On the other hand, cloud service providers tend to make their systems ‘sticky’ – that is, lacking compatibility with their rivals. Whilst this makes good commercial sense, it is also one of the major reasons why companies are now adopting multi-cloud models. As Gartner analyst Michael Warrilow puts it: "Most organizations adopt a multi-cloud strategy out of a desire to avoid vendor lock-in or to take advantage of best-of-breed solutions... We expect that most large organizations will continue to willfully pursue this approach."
Security is another consideration behind the adoption of multi-cloud infrastructures, and the EC council has pointed out that as companies transition from DevOps to DevSecOps, they tend to move to a multi-cloud system in order to segment their systems. This segmentation also has benefits when it comes to resilience. In Spiceworks' recent Public Cloud Trends in 2019 and Beyond survey, the Big Three cloud providers were ranked similarly on 'Maximum uptime,' but each was down for at least 300hr a year. By splitting cloud services across multiple platforms, companies can avoid their entire systems being offline at once.
Managing Multi-Cloud Infrastructure
In addition to the many benefits of multi-cloud infrastructure, there are some downsides.
The most apparent are the challenges involved in monitoring multi-cloud environments. As we’ve pointed out before, “as complexity increases — as it inevitably does with multi-cloud — monitoring what is happening in all the different cloud environments becomes much more difficult.”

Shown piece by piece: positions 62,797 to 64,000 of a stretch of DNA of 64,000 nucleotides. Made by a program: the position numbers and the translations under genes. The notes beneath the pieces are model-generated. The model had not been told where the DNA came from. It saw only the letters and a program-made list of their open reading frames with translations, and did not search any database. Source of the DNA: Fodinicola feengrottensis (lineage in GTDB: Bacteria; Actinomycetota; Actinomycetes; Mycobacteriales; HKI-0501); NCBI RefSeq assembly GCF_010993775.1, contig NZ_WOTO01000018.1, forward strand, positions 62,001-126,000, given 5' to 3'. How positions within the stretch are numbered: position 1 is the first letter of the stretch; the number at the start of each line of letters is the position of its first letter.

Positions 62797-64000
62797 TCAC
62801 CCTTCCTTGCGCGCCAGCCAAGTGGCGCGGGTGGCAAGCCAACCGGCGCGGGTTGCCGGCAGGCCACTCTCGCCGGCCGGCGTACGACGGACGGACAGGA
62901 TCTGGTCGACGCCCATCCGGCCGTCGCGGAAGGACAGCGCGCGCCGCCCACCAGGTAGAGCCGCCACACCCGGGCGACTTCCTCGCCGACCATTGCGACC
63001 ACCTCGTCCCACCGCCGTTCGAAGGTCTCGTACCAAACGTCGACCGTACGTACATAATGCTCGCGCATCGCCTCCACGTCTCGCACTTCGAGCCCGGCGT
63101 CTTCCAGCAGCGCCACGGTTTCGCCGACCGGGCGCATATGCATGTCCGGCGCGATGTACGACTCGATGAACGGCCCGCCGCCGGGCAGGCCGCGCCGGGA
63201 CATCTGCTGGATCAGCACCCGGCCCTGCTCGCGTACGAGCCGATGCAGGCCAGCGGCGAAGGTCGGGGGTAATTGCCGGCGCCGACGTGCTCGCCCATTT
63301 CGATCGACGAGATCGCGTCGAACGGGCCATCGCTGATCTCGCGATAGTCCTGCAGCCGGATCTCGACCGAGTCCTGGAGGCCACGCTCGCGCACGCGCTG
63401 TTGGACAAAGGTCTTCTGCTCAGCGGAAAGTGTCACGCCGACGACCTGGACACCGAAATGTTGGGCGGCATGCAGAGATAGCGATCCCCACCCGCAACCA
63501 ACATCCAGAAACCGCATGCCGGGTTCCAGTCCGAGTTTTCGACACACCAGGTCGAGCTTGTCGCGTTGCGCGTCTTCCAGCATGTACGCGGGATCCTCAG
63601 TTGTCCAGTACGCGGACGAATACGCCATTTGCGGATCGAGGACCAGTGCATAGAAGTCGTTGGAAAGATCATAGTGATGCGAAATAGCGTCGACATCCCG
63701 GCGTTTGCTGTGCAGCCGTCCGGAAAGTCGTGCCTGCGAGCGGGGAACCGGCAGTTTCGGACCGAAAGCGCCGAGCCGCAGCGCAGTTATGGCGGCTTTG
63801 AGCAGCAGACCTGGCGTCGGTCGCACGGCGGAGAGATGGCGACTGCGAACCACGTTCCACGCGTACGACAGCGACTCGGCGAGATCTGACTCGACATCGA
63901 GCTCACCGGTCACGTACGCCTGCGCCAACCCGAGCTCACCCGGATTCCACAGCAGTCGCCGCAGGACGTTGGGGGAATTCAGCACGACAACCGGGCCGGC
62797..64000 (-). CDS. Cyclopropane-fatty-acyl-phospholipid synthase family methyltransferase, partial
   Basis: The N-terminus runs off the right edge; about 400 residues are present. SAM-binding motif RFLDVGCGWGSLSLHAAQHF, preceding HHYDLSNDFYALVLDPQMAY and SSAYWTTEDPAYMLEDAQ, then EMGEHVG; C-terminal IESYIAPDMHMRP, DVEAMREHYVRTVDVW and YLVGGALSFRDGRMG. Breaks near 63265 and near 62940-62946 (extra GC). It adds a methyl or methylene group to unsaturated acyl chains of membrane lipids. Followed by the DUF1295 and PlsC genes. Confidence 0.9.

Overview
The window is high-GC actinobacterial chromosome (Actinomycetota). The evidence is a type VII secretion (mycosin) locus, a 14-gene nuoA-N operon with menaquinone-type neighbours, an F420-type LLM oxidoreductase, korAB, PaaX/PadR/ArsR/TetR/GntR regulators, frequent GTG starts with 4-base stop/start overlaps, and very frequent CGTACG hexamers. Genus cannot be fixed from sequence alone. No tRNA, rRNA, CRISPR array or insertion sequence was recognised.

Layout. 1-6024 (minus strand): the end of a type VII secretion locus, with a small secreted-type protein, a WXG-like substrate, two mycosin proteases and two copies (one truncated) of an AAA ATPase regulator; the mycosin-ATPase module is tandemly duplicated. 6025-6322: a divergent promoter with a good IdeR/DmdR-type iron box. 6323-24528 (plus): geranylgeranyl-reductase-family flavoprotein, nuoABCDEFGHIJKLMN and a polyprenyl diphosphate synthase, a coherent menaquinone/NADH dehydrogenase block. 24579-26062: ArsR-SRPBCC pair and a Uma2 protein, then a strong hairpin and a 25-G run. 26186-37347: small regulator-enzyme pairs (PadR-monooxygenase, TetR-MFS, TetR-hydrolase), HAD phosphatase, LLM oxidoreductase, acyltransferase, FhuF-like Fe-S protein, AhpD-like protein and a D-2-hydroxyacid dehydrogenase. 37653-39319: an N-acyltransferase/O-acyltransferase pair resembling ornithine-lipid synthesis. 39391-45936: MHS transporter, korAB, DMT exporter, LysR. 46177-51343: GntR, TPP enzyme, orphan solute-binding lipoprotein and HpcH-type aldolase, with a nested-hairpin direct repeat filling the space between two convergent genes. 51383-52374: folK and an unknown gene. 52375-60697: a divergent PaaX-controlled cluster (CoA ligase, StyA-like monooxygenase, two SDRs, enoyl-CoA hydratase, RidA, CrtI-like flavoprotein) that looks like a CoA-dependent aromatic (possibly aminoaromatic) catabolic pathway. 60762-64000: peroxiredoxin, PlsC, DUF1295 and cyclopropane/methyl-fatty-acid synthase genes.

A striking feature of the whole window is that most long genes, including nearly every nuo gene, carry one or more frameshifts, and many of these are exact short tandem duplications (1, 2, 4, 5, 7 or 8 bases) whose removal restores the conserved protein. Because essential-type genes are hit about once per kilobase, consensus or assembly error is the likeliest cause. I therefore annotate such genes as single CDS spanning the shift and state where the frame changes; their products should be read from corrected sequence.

The ability to monitor these environments is decreased if multi-cloud adoption occurs in an ad-hoc manner, rather than being planned from the outset. The Forrester survey from 2018 shows that roughly half of firms have adopted multi-cloud systems on the fly, rather than this being a planned move. Using multiple clouds in this way greatly complicates the security management of internal communication, which are often a target for cybercriminals.
Companies, to their credit, are aware of these difficulties. Spiceworks' report on Public Cloud Trends in 2019 and Beyond survey showed that 'managing multiple cloud solutions' was of major concern for businesses, who also said that they need more support from cloud vendors in this area. This finding was more pressing for small and mid-size businesses than enterprises, who can generally deploy the resources necessary to lock down this kind of complex system.
The Future of Multi-Cloud Systems
As the adoption of multi-cloud systems increases, some security providers have developed systems for monitoring them, and an increasing number of providers are making their cloud applications compatible across different cloud platforms. These developments promise to eliminate some of the problems with this type of infrastructure while retaining its advantages.
This means that, in the near future, multi-cloud environments have the potential to become the best of both worlds: giving companies the mobility and agility of cloud-based solutions, whilst also allowing the development of bespoke, business-specific software.